Theoretical Introduction to Linear Regression

January 21, 2021

Linear regression is one of the most fundamental machine learning algorithm in the category of regression. There exist two types of machine learning algorithms: classification and regression. Under regression, we can have linear regression, polynomial regression, exponential regression, Gaussian process regression, etc. Regression is a supervised learning algorithm that outputs a continuous set of values. Linear regression refers to creating linear models to represent the data.

Table of contents

  • Linear Regression
  • Methods to arrive at the line of best fit.
  • Derivation
  • Applications

Linear regression

Linear regression is a simple and powerful learning algorithm. It is a technique to fit a line to a set of data points such that the total distance between the line and the data points is minimized. The equation to represent linear regression is a straight line.

Therefore, the equation of a straight line is suitable to represent the same, which is given as:

$$ y; = mx +;c$$

In the equation above, the output is denoted with y, the input is denoted with x. The slope of the regression line is denoted by m, and the intercept is denoted by c. The input to the model is a set of input-output data pairs. The output is the equation to represent the data points.

Therefore, we define an error function that computes the distance between the input data points and the equation’s output data points. This error is minimized, and therefore the parameters of the equation are obtained. In the straight-line equation, the parameters of the equation are both the slope and the intercept value.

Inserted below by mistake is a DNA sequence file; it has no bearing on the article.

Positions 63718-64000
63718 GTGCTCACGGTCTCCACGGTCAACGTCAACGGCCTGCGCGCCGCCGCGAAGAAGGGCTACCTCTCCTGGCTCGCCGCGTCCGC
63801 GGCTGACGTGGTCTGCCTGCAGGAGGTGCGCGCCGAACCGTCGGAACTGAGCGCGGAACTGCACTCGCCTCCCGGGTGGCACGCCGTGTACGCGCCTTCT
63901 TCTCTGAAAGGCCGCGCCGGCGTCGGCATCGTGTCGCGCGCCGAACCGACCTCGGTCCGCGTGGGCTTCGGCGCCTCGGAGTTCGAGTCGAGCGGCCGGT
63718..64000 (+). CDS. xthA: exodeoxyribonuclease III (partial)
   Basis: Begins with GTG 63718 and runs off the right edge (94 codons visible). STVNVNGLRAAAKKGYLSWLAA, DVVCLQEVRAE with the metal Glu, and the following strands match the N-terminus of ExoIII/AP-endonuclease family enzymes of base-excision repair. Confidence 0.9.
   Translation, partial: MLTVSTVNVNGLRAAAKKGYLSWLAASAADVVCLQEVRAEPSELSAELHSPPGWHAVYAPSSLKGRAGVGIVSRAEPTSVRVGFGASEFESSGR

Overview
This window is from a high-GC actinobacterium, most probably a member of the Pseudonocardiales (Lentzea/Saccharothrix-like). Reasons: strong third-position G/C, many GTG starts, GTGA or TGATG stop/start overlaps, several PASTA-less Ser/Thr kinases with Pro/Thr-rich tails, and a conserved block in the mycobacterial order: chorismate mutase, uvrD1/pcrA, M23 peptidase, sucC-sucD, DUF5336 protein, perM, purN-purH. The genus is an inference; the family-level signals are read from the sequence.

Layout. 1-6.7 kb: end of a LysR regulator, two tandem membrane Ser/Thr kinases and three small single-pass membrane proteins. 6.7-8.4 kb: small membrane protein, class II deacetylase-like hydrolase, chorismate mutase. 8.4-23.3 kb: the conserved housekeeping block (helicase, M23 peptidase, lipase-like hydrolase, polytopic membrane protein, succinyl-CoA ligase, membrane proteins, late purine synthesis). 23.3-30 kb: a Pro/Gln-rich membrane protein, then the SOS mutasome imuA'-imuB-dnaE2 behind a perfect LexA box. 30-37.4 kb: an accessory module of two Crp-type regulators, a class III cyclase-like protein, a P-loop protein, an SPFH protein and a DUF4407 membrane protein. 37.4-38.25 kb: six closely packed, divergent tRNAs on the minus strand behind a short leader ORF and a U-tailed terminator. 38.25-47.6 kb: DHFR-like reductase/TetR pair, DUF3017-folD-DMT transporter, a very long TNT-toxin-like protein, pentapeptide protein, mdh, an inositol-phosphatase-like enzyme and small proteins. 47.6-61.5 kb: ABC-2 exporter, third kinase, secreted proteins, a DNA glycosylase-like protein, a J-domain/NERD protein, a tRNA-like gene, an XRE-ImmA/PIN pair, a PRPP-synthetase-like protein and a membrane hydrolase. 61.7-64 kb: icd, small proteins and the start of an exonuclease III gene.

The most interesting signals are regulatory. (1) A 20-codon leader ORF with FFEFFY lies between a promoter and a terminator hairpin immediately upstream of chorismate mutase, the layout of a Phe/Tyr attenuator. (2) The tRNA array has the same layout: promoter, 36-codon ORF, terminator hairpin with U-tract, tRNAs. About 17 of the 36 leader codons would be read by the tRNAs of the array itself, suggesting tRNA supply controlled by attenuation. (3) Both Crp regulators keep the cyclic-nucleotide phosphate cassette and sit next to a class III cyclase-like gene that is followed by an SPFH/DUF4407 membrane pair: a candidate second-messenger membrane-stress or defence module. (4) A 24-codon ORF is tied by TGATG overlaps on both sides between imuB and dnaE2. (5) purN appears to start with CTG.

Methods

There are a couple of methods that can be used to find the best fit line. The first method uses gradients to minimize the error function. This is an iterative approach, and with a suitable number of iterations, the desired result is obtained. The second method uses matrix inverses to get the solution in one shot. Let us explore the two methods in detail.

Using gradients

Let the line of best fit passing through the data points be written as:

$$ \hat{y_i} = mx_i + c, ; where ; \hat{y_i};is;the;predicted;output$$

We use a cost function to measure the performance of the best fit line. The cost function, also known as an error function, calculates how close the predicted value is to the actual value.

The error function should be given as: $$ Loss\; function \;(L)= \sum_{i=i}^n (y_i - \hat{y_i})^2 \\ Substituting\; the\; equation\; of\; line\; for\; predicted\; output\; given\; above\;we \; obtain \\ L = \sum_{i=i}^n(y_i - mx_i -c)^2$$ We minimize the loss function by computing the derivatives and equating it to zero. This gives us the extremum points. These points include the minima, maxima, and saddle points. Since we are minimizing the error function, we are interested in minima. Therefore, we differentiate the loss function $L$ with respect to the parameters, slope, and intercept. We obtain the following relations for the slope and intercept.

$$ c = \frac{\sum_{i=1}^n y_i -m\sum_{i=1}^n x_i}{n} $$

$$ m = \frac{\sum_{i=1}^n x_iy_i - x_i\bar{Y}}{\sum_{i=1}^n x_i^2 - x_i\bar{X}} $$

In the above equations, $\bar{X}$ denotes the average of input values, and $\bar{Y}$ denotes the average of output values. Substituting the values of c and m in the output equation, we obtain the straight-line equation.

Least-squares solution

In the least-squares solution, we find the error in the same manner as the earlier method. We describe the linear regression model as follows:

$$ \hat{Y}=Xb $$

In this case, the intercept is another vector in the X matrix. In a matrix notation, we compute the loss function as follows:

$$ L =\frac{1}{2}( Y - \hat{Y})^2\
L = \frac{1}{2}(Y- Xb)^2$$

Note that the squared function ensures the problem is framed as a convex problem.